Meet John Donne: soldier, poet, lover, husband, spy.
The current patron of Jack Donne, as he prefers to be called, is Lady Bedford, who’s interested in him for reasons other than the verse he writes to keep his family afloat. Jack’s promising career was halted when he neglected to ask the Lord Keeper permission to marry his niece, clever Anne More, and her father refused to release her dowry. King James’ promise of religious tolerance has been negated by wily Robert Cecil, his chief counselor and spymaster, who aims to crush followers of the old faith. Jack is a member of a prominent Catholic family who became Protestant but still suffers from doubt. A distant relative of the martyred Sir Thomas More, he opposes fanaticism and would love to see religious freedom. But he’s forced to spy for Cecil by pretending to be returning to the Catholic faith in order to ferret out those Catholics who would harm England, especially one known only as Guido. Cecil forces two companions on Jack: Lady Bedford’s manservant, Timothy Burr, and Sir Walter Chute, who’s proclaimed his desire to become Catholic. Seeking information about the elusive Guido, Jack visits many of his Catholic friends in England and even goes with his erstwhile companions to Holland, where his mother lives in exile. Caught between his desire to see Catholics worship freely and the nefarious schemes of the untrustworthy Cecil, he returns to England surrounded by dangers he never suspects.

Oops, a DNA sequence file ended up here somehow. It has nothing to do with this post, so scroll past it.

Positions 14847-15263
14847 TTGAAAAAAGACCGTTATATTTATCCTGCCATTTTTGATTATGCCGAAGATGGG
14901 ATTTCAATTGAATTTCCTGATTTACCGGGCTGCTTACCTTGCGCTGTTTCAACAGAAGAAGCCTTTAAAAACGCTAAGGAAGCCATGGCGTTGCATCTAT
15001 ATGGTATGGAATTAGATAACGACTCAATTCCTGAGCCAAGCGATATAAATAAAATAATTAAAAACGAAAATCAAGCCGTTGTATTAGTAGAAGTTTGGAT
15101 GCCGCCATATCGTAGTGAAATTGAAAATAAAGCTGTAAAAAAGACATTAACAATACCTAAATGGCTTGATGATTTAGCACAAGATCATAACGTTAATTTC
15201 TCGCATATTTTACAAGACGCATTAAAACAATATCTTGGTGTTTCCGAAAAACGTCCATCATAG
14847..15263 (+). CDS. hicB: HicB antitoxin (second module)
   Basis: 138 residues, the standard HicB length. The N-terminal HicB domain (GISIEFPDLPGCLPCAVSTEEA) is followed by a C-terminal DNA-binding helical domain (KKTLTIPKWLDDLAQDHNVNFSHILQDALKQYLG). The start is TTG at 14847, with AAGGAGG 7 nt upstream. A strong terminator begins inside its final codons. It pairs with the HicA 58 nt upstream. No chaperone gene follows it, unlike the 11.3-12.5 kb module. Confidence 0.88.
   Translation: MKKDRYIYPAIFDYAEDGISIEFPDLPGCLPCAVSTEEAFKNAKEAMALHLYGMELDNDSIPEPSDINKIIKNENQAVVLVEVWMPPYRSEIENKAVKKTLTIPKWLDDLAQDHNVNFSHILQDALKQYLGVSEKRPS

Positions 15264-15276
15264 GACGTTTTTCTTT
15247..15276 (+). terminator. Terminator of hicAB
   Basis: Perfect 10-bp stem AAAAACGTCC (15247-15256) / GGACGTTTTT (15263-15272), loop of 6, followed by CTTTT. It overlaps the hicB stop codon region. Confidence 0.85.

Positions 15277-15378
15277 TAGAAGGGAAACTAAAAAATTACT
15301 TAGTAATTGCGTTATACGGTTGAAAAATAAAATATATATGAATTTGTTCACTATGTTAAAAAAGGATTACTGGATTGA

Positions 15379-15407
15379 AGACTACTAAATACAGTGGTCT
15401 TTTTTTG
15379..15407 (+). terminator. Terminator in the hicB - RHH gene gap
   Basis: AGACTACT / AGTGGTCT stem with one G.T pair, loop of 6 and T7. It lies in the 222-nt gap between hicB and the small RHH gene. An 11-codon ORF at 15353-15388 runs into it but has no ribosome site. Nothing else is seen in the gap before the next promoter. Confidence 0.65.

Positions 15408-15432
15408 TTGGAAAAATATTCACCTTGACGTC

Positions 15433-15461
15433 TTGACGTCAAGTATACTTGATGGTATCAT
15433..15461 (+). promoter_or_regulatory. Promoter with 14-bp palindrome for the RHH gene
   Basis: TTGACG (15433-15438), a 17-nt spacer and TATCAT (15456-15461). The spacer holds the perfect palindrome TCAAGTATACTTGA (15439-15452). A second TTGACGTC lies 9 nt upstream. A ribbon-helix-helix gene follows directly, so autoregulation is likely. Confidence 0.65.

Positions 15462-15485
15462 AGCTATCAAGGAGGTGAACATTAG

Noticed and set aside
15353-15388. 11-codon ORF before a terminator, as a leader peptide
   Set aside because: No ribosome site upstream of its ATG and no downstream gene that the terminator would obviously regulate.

Crockett’s first foray into historical fiction is a compelling and plausible thriller.